Tuesday, April 1, 2014

Think of Honey as Nature's Medicine Chest

You typically hear of honey being used for eating and for cooking. Have you ever thought about using honey for medicinal purposes? For more than 2,000 years, honey has been used medicinally. Aristotle even said honey was good as a salve for sore eyes and wounds! Honey can be used in multiple ways to improve your health on a daily basis. Here’s a few ways honey can help your health!
Enhances the Immune System
Honey stimulates our bodies to produce B-lymphocytes and T-lymphocytes. These lymphocytes seek out and destroy antigens, so they are very are important in immune system health. Eating 1-2 tablespoons of honey a day can help to boost your immune system!
Reduces Inflammation
Other than honey’s properties to combat bacterial infection, honey also has anti-inflammatory properties. Inflammation has been reduced by honey when there were no infections involved.
Stimulates Cell Growth
Wounds sometimes can show no signs of healing after long periods of time. It has been found that when wounds like this are treated with honey, the healing process, and cell regeneration, begins. Honey does this by promoting the formation of granulation tissue and by stimulating the growth of epithelium over wounds. These two necessary tissues basically form the new skin of the wound when it begins to heal or is healed.
Antioxidant Activity
Antioxidants are vitamins, minerals and other nutrients that may protect your cells from the effects of free radicals. Free radicals are molecules produced when your body breaks down food for energy, or by environmental toxins like cigarette smoke and radiation. Free radicals can damage cells, weaken the immune system and may play a role in heart disease, arthritis, cancer and other diseases. Multiple honeys, when tested, have shown varying degrees of antioxidant activity. The three honeys with the highest antioxidant content –Illinois buckwheat, California sunflower, and Hawaii Christmas berry- are dark colored honeys. Don’t count light honeys out though! They contain antioxidant activity as well just in lower amounts.  Manuka honey from New Zealand has also been shown to have very high antioxidant activity.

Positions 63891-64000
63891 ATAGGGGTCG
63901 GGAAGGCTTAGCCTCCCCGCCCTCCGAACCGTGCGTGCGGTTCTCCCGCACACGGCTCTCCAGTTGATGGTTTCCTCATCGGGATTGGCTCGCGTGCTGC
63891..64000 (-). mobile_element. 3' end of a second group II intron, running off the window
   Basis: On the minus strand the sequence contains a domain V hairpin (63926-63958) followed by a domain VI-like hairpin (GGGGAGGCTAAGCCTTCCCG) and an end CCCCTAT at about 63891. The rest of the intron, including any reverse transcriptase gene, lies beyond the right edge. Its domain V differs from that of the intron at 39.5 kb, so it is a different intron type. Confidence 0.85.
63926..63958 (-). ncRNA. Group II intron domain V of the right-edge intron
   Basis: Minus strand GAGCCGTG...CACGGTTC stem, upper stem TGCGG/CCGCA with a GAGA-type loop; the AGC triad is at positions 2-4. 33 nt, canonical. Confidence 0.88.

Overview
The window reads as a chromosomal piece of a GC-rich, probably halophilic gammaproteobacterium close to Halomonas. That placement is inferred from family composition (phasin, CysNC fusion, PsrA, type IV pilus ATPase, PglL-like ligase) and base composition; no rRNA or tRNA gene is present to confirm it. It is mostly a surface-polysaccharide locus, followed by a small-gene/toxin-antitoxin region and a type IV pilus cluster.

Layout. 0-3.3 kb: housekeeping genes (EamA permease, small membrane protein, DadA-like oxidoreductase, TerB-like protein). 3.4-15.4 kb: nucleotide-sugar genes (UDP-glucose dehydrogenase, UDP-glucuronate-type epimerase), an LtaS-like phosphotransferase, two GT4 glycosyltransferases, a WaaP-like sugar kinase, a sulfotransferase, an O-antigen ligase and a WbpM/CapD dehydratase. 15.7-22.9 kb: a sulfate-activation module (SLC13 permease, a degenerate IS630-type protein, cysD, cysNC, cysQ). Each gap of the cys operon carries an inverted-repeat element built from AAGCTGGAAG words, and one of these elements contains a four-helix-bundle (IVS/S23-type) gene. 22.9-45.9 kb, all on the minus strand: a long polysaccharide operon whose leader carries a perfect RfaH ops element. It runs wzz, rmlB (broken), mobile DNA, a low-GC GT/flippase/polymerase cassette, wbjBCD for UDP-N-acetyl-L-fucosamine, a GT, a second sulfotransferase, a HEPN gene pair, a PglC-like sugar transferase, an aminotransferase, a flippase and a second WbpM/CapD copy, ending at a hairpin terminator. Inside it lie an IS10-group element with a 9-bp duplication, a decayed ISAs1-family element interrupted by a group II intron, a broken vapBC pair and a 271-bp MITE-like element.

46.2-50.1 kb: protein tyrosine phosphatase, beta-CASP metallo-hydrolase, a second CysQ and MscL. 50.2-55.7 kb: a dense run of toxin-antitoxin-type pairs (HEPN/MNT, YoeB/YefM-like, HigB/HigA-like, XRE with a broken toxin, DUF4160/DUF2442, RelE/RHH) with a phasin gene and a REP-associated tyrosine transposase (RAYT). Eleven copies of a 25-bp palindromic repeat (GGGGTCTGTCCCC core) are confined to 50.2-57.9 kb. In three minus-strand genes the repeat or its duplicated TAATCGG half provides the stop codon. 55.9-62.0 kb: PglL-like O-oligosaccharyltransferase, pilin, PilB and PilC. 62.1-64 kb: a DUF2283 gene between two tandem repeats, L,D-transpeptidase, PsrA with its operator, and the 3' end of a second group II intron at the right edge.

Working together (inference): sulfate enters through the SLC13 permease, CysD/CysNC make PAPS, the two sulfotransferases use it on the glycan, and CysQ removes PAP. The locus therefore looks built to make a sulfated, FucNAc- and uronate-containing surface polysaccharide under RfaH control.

Honey for Wounds
Due to little or no tearing of newly grown tissue when dressings are changed, wounds dressed with honey heal faster than with dry dressings. Moist environments are conducive to bacterial growth, yet most wounds heal best in a moist environment. The antibacterial properties found in honey solve this dilemma, making honey superior to other dressings. It's been said honey is great for small cuts and burns thanks to its amazing properties!


Honey in general is very healthy! The next time you head to your local farmers market or buy honey from a local beekeeper, remember honey is not just for eating! It has a multitude of other uses. Think of honey as nature’s medicine chest! For more information on honey as nature’s medicine and to see where some of my information came from, check out the book Honey: The Gourmet Medicine by Joe Traynor.

1 comment:

  1. "Surgery" refers to the practice of operative medicine, and most subspecialties in this area require preliminary training in General Surgery, which in the UK leads to membership of the Royal College of Surgeons of England (MRCS). soma online

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